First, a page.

One of the drawbacks of being a writer is the amount of time spent sitting. Sitting, unfortunately, can lead to spreading. Factor in winter and the holidays, and that spread can increase. Call it what you like—literary luggage, an author’s ass-et, or proof of weighty writing—the extra poundage is clearly not fictional. There comes a point where something must be done.

In previous years I’ve fought flab by making resolutions, pasting unflattering pictures on the refrigerator door, and buying a new bathroom scale. I’ve battled bulges with diet, exercise, and by standing at my desk and walking in place to burn calories as I write. I’ve even purchased heavy-duty fat-squeezing underwear to try to convince my fat cells to shrink. (For the record, they don’t make elastic strong enough to take on my midriff bulge. If you’re working on inventing something more powerful, picture me raising my hand to volunteer for product testing trials.)

This winter, however, will be different. This winter I refuse to enter into a feud with fat. If I can’t be leaner, I’ll settle for looking leaner.

Carolyn J. Rose with keyboard

Carolyn J. Rose with keyboard

Here’s my plan:

Step 1. Wardrobe overhaul.

Black is in. Almost everything else is out except a few articles with vertical stripes. Floor-length capes and billowing blouses are also in. They can hide evidence of too many cheesy snacks. A glittery tiara might provide distraction. A sandwich board with a controversial message could provide even more distraction. Should I end up being chased and/or assaulted by those who oppose the message, I’ll burn off a few calories in the process and “collect” characters and scene ideas for future books.

Step 2. New rules for social engagements.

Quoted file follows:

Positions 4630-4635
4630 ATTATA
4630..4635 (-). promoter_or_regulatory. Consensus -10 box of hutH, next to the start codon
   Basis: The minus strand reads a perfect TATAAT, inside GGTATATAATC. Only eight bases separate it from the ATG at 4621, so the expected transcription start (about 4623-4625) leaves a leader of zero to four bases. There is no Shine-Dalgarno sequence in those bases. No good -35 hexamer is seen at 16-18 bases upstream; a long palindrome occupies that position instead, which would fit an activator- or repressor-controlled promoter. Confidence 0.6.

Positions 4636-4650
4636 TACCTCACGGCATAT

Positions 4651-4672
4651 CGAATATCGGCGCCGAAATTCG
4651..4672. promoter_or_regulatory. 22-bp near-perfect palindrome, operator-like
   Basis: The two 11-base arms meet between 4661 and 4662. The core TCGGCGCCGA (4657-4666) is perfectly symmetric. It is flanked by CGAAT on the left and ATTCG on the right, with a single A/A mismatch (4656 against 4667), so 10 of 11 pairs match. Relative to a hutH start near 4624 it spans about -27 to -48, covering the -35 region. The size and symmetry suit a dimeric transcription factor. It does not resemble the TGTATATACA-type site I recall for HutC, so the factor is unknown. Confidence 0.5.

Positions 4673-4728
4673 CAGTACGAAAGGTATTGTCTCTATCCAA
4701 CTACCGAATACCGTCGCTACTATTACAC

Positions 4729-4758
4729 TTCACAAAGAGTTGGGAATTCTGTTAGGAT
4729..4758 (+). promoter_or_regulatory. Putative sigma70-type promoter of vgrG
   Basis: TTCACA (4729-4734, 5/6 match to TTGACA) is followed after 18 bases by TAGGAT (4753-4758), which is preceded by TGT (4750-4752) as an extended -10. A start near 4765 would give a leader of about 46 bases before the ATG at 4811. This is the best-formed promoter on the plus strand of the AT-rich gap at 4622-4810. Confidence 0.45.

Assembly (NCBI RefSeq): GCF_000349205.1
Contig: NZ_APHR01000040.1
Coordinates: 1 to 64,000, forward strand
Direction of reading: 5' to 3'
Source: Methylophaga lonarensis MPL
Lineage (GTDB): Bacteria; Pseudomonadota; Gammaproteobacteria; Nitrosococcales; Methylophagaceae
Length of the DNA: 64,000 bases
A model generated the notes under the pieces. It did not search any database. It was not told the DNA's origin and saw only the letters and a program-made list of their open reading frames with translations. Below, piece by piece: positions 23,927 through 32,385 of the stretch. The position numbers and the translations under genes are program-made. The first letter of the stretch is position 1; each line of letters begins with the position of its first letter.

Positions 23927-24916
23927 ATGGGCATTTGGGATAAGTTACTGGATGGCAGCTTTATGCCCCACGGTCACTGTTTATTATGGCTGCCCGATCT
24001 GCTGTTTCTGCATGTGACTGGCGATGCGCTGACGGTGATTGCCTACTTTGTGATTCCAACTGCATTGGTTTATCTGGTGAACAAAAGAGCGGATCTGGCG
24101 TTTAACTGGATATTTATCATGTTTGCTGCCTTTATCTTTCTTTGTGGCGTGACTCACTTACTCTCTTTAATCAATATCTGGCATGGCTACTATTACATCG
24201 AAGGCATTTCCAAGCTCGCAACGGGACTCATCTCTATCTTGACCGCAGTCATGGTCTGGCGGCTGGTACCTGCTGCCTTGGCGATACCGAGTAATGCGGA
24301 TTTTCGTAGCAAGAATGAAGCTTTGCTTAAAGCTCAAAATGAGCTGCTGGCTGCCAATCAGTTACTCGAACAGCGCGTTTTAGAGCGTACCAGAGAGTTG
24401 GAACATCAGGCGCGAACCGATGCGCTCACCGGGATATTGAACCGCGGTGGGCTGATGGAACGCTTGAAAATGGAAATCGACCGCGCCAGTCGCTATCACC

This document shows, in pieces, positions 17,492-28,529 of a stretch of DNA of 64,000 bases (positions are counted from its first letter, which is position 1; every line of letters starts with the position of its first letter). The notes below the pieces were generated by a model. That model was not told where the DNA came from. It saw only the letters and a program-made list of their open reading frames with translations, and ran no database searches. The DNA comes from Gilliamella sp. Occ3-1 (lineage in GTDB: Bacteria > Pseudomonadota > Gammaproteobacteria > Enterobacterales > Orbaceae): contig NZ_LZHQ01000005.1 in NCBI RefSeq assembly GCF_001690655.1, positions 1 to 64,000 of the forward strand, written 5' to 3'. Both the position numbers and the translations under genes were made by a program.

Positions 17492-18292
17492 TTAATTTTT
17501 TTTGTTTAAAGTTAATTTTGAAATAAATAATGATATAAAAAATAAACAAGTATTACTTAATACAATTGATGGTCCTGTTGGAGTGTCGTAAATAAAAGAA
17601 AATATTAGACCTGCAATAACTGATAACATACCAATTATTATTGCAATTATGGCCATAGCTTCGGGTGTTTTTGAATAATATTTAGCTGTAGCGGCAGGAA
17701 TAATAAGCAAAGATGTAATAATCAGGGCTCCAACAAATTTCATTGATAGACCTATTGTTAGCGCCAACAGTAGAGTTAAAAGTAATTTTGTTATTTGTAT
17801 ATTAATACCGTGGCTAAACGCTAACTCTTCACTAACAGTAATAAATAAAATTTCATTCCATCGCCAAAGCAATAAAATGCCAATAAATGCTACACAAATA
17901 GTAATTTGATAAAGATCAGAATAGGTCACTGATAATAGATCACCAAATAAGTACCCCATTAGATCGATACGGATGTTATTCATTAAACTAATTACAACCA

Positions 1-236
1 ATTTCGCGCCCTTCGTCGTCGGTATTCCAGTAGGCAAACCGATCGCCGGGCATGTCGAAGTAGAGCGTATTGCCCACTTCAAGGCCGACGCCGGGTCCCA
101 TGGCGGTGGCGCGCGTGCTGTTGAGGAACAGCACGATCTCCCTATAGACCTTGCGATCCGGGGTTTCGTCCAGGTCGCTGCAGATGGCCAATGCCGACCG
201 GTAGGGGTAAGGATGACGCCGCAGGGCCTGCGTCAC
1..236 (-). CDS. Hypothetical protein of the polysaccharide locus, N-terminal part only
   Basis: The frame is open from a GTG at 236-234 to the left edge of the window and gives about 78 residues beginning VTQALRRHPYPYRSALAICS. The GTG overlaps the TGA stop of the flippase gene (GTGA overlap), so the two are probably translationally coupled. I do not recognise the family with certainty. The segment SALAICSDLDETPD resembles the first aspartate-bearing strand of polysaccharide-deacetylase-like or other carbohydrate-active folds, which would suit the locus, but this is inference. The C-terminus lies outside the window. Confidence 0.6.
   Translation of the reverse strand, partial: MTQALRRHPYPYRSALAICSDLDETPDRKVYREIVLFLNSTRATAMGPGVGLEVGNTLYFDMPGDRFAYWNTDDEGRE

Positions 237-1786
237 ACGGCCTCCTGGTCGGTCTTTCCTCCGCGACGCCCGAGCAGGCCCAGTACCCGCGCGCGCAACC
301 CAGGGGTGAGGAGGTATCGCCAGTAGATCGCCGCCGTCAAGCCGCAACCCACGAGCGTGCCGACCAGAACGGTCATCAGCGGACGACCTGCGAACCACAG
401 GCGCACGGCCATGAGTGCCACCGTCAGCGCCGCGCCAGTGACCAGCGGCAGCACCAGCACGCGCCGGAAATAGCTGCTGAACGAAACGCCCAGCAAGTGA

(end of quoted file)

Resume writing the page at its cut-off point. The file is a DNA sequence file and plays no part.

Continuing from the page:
Accept only invitations to events held by candlelight. Not only will that make me look slimmer, but younger, too. Should there be an incident that involves the fire department, I can always file the experience under “research.”

Step 3. Control photo opportunities.

Unless the photographer is a master at retouching, close-ups are out. Objects in the distance always appear smaller, so I’ll head for the last row in a group shot or ask the photographer to move back. (Moving back to the city limits is good; taking the shot from a satellite is better.) Any photo taken in a driving snowstorm will be a keeper.

An alternative plan is to surround myself with so many tools of the writing trade that I’m barely visible. (Memo to self: write larger books—coffee-table size—and buy a giant keyboard.)

Step 4. Rethink vacations and vacation photos.

Who wouldn’t look smaller standing beside a towering redwood, visiting a hog farm, or hanging out at the top of Mount Rushmore? What about riding an elephant? And it’s hard to tell what’s under the puffy clothing needed for a visit to the top or bottom of the globe.

Step 5. Fun-house mirrors.

It’s not enough to attempt to fool everyone else; I’ve got to skew my own perceptions as well. A solid wall of mirrors designed to make me look taller and skinnier would be a nice addition to any room. Heck, why not every room?

Step 6. Ask for ideas.

This is where you come in. Unleash your imagination and share your suggestions in the comment space.

Carolyn J. Rose is the author of the popular Subbing isn’t for Sissies series (No Substitute for Murder, No Substitute for Money, and No Substitute for Maturity), as well as the Catskill Mountains mysteries (Hemlock Lake, Through a Yellow Wood, and soon-to-be-released The Devil’s Tombstone). Other works include An Uncertain Refuge, Sea of Regret, A Place of Forgetting, a collection of short stories (Sucker Punches) and five novels written with her husband, Mike Nettleton (The Hard Karma Shuffle, The Crushed Velvet Miasma, Drum Warrior, Death at Devil’s Harbor, Deception at Devil’s Harbor, and the short story collection Sucker Punches).

She grew up in New York’s Catskill Mountains, graduated from the University of Arizona, logged two years in Arkansas with Volunteers in Service to America, and spent 25 years as a television news researcher, writer, producer, and assignment editor in Arkansas, New Mexico, Oregon, and Washington. She’s now a substitute teacher in Vancouver, Washington and her interests are reading, swimming, walking, gardening, and NOT cooking. Visit website www.deadlyduomysteries.com